The NKI Rockland Sample


The NKI Rockland Sample Initiative, funded by the US National Institutes of Health and NY State Office of Mental Health, is a cutting-edge research program mapping the human brain’s development and its connections to behavior. With over 1,500 participants from Rockland County and nearby areas, this initiative actively involves individuals of all ages in shaping our understanding of mental health. For researchers, the NKI-Rockland Sample offers a well-supported, rich neuroimaging and phenotypic resource, fostering collaborative efforts to advance knowledge on normative brain-behavior relationships across the lifespan.


NKI-Rockland Sample data are distributed using the Creative Commons-Attribution-Noncommercial license. For the high-dimensional phenotypic data, all terms specified by the DUA must be complied with.

Reference: Tobe, R. H., MacKay-Brandt, A., Lim, R., Kramer, M., Breland, M. M., Tu, L., … & Milham, M. P. (2022). A longitudinal resource for studying connectome development and its psychiatric associations during childhood. Scientific Data, 9(1), 300.

Participants and Experiments

The enhanced Nathan Kline Institute-Rockland Sample I was an institutionally centered endeavor aimed at creating a large-scale community neuroimaging sample of participants across the lifespan (ages 6-85 years). Measures included a wide array of physiological and behavioral assessments, cognitive and psychiatric characterization, genetic information, and advanced neuroimaging. Anonymized data are publicly shared openly and were released prospectively (i.e., on a quarterly basis) as data were collected. The NKI Rockland Sample I data resource includes N = 1, 500 participants across the first set of NIH funded studies (2011-2020).

Phenotypic data

Phenotypic data can be accessed at COINS Data Exchange. Except for age, sex, and handedness, which are publicly available, NKI-RS phenotypic data are protected by a Data Usage Agreement (DUA). Investigators must complete the DUA and have it approved by an authorized institutional official before receiving access.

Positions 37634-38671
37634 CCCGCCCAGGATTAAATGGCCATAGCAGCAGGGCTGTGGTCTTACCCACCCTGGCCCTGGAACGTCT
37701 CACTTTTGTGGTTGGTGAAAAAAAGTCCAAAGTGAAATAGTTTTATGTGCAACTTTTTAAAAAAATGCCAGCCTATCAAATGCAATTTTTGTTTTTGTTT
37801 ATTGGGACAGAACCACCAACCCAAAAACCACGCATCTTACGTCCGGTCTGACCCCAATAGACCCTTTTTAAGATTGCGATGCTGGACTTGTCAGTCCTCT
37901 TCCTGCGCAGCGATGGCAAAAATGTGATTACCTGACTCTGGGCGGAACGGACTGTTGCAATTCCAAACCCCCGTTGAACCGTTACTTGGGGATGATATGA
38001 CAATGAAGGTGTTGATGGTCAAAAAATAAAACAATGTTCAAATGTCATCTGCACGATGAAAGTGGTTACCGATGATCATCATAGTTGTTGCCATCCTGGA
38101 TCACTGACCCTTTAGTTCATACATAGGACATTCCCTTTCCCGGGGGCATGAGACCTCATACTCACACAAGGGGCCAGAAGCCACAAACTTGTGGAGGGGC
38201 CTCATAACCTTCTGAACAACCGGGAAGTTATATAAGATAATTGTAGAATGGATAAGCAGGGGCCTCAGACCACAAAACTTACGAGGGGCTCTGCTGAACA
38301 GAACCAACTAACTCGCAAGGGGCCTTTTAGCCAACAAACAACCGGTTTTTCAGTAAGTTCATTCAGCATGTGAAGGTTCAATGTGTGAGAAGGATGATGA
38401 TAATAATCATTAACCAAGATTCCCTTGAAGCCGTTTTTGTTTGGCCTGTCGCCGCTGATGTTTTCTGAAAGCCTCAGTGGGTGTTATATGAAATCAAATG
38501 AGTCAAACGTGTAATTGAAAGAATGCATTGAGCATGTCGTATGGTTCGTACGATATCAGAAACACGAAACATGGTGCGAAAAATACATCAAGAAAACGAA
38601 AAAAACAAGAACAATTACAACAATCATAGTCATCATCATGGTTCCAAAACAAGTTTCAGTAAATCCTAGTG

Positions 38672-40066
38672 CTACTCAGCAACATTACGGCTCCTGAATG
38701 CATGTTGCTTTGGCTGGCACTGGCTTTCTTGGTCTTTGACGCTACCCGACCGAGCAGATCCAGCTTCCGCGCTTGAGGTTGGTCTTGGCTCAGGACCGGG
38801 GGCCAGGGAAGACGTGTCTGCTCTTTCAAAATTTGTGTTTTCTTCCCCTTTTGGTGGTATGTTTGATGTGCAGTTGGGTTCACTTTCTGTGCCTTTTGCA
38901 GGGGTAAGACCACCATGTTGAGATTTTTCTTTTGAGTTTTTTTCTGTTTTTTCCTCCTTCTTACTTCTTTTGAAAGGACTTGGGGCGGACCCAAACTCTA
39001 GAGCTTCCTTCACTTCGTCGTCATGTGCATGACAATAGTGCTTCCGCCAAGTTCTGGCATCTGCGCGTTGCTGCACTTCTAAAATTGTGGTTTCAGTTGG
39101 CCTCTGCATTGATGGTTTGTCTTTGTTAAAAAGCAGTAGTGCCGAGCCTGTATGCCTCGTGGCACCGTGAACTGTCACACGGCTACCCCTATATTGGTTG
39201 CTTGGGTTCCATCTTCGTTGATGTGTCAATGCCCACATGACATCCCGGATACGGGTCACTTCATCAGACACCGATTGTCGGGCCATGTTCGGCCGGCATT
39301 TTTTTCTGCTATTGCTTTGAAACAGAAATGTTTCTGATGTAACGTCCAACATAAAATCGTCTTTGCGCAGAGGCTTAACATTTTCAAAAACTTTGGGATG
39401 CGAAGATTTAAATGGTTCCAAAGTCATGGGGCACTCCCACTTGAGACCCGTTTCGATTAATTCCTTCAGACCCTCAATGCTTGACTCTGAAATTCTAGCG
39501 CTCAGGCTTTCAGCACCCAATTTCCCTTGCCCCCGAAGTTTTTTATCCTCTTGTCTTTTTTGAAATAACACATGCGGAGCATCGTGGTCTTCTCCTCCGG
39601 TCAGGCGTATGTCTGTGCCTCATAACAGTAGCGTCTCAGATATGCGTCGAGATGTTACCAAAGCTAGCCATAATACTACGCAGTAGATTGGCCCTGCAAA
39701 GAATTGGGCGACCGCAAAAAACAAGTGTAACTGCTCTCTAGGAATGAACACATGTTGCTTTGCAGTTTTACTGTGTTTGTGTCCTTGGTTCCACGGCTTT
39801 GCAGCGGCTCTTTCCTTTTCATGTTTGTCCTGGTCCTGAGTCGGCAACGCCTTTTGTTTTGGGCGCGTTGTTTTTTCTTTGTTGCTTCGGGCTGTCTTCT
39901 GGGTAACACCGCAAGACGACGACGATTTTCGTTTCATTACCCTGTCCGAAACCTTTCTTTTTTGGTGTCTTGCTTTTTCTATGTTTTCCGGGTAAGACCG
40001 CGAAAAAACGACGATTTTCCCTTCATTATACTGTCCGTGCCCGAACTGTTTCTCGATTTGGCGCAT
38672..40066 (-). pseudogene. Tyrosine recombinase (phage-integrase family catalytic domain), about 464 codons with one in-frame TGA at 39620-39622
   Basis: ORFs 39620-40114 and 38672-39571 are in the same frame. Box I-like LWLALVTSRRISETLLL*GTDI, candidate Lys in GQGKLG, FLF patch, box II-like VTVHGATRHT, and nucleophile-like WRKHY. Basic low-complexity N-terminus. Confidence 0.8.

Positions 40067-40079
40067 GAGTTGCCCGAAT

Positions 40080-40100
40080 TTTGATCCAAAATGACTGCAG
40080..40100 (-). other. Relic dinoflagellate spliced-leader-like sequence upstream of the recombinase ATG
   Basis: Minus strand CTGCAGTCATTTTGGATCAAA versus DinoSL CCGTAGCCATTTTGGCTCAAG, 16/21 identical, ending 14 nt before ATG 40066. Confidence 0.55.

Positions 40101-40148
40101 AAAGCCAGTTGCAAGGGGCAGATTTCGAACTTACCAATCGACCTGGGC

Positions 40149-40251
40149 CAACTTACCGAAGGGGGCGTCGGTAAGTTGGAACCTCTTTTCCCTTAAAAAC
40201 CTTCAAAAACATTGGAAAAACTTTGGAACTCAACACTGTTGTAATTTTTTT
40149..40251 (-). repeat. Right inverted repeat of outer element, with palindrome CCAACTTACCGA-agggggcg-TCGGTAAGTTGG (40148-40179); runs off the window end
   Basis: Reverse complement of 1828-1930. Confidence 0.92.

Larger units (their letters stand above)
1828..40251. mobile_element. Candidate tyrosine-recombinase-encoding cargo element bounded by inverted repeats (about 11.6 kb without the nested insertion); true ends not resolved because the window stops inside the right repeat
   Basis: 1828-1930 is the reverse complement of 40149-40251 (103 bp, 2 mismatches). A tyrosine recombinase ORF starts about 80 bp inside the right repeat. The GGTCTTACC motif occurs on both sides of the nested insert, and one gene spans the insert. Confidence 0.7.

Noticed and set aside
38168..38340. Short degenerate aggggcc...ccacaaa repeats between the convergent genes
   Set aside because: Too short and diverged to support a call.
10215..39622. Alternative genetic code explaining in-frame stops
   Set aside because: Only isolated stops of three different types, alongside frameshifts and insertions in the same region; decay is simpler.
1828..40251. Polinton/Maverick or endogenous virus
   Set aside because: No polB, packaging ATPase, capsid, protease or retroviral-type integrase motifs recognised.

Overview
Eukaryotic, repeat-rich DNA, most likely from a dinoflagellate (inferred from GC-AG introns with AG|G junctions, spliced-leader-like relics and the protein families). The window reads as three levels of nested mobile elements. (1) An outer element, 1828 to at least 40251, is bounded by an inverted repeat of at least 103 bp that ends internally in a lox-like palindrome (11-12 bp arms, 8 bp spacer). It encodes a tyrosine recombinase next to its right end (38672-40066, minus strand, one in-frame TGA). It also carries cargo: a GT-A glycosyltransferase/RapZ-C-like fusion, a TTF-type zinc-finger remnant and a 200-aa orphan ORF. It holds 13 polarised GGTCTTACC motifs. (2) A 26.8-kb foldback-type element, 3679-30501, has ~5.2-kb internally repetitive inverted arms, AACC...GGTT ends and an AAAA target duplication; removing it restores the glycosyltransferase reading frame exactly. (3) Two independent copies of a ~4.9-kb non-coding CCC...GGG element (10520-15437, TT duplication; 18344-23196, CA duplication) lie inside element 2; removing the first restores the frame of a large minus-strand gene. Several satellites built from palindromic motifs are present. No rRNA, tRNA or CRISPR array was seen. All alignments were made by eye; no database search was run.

The NKI-Rockland phenotypic battery primarily focuses on dimensional mental health assessments, particularly psychiatric symptomatology detection (e.g., Conners ADHD Scale, Children’s Depression Inventory). However, the reliance on deficit-only measures, common in the field, is questioned for its limitations in distinguishing behaviors among unaffected individuals. Recent efforts highlight this concern, emphasizing the need for measures assessing strengths as well as weaknesses. For ADHD assessment, both Conners (symptoms) and SWAN (strengths and weaknesses) are included, enabling exploration of this issue. While attempts were made to include measures emphasizing strength, standard clinical measures remain central due to the lack of assessments in psychiatric symptom characterization. The recommendation is to incorporate psychometric instruments producing dimensional distributions in non-clinical samples for community sample phenotyping.


File Format Modality/Content Link Details
SRC Eddy corrected DWI OneDrive The SRC files contain raw dMRI signals for modeling. They can be reconstructed in DSI Studio to generate FIB files. The original NIFTI files can be downloaded from the HCP’s connectome db website.
FIB Fiber orientation maps in the native space OneDrive GQI reconstructed FIB file in the native space. The FIB files are track-ready files for DSI Studio to run fiber tracking.
NIFTI T1W/T2W OneDrive  
Text file basic demographics (age sex) OneDrive  

Download OneDrive data using OneDrive Linux GUI


A total of 128 diffusion sampling directions were acquired. The b-value was 1500 s/mm². The in-plane resolution was 2 mm. The slice thickness was 2 mm. FSL eddy was used to correct for eddy current distortion. The correction was conducted through the integrated interface in DSI Studio (“Chen” release)( The diffusion MRI data were rotated to align with the AC-PC line. The restricted diffusion was quantified using restricted diffusion imaging (Yeh et al., MRM, 77:603–612 (2017)). The diffusion data were reconstructed using generalized q-sampling imaging (Yeh et al., IEEE TMI, ;29(9):1626-35, 2010) with a diffusion sampling length ratio of 1.25.